Plastic pollution is killing off the hermit crabs

Over half a million hermit crabs on remote islands were killed by plastic washing off on the beach. The plastic pieces on beaches create physical barriers and traps that the crabs cannot escape.

Marine debris has become a common sight on many of the world’s beaches. Image credits: Susan White/USFWS.

Beaches all around the world are drowning in plastic — quite literally. That’s not a new realization. But as Jennifer Lavers and her research team were looking through the debris, they found something unsettling: crabs — lots and lots of crabs.

“When we were surveying debris on the islands, I was struck by how many open plastic containers contained hermit crabs, both dead and alive,” Dr. Lavers recalls.

It became clear that debris on beaches and in coastal vegetation creates a barrier for hermit crabs — which oftentimes they cannot escape. So Lavers and colleagues decided to do a survey across many islands with significant crab populations.

They analyzed a range of sites, looking at how many containers were on the beaches, whether or not they were open and in a position to be a trap, and how many actually contained crabs.

The findings are disconcerting.

“Our calculations show more than 500,000 hermit crabs died from being trapped in containers on the Cocos (Keeling) Islands and 60,000 on Henderson island.”

“These results are shocking but perhaps not surprising, because beaches and the vegetation that fringes them are frequented by a wide range of wildlife. It is inevitable that these creatures will interact with and be affected by plastic pollution, although ours is one of the first studies to provide quantitative data on such impacts.”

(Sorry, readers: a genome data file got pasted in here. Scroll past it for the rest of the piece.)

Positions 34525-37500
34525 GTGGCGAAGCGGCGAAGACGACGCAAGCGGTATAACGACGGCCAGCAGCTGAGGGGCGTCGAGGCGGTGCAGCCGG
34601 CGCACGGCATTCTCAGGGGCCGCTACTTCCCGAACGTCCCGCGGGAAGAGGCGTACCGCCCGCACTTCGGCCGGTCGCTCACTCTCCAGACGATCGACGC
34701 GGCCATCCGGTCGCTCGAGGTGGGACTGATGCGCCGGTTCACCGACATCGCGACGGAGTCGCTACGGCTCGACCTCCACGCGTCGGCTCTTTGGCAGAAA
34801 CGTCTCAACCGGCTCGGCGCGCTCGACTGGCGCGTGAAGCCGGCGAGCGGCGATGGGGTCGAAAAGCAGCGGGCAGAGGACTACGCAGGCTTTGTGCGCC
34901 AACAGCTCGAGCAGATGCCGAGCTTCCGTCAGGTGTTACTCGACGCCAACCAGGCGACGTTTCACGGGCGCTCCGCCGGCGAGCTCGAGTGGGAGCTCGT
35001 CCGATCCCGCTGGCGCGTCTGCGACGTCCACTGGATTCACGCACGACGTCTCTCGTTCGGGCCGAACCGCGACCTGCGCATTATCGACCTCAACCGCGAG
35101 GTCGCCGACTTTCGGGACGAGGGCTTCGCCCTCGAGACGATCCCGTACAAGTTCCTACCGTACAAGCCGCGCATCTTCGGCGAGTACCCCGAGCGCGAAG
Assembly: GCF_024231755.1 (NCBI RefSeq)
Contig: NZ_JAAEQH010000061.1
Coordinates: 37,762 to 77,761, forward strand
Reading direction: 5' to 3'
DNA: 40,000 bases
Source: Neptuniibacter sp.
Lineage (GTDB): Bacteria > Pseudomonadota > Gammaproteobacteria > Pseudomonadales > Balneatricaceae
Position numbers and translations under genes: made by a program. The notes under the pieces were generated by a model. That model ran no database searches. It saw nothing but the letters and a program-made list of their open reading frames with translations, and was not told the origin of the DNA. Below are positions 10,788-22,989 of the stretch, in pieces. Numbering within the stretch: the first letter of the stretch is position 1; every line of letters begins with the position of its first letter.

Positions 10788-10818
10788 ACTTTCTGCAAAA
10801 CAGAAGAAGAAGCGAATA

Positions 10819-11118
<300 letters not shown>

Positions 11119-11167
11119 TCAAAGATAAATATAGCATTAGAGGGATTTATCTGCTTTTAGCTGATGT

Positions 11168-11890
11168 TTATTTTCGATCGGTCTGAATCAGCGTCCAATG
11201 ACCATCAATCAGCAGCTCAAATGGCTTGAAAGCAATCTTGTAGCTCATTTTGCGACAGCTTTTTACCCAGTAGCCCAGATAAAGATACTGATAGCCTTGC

The plastic trap is insidious because it plays into the crabs’ biological signals. When a hermit crab dies, it emits a chemical signal to let others know that a potential shell has become available, explained Alex Bond, a curator of London’s Natural History Museum, which assisted in the study.

Thus, a crab that dies after trying to make a home out of plastic sets off an insidious chain reaction: the smell attracts another who dies, and so on, until a very strong signal is produced, drawing most of the crabs in the area. It’s not as much a domino effect as it is an avalanche, Bond said.

This damage is expected to cascade throughout the environment. Hermit crabs play a crucial role by aerating and fertilizing soil, researchers emphasize. They also disperse seeds and detritus, so the degradation of hermit crabs spills into the entire food chain.

Humans also rely on these ecosystems for fishing and tourism, so there is also direct economic damage. The study also only analyzed a part of the crabs’ habitats, so the global damage might be well higher.

A survey from earlier this year found a disturbing amount of plastic on Cocos Island, which is one of the main habitats of hermit crabs, including 977,000 shoes and 373,000 toothbrushes.

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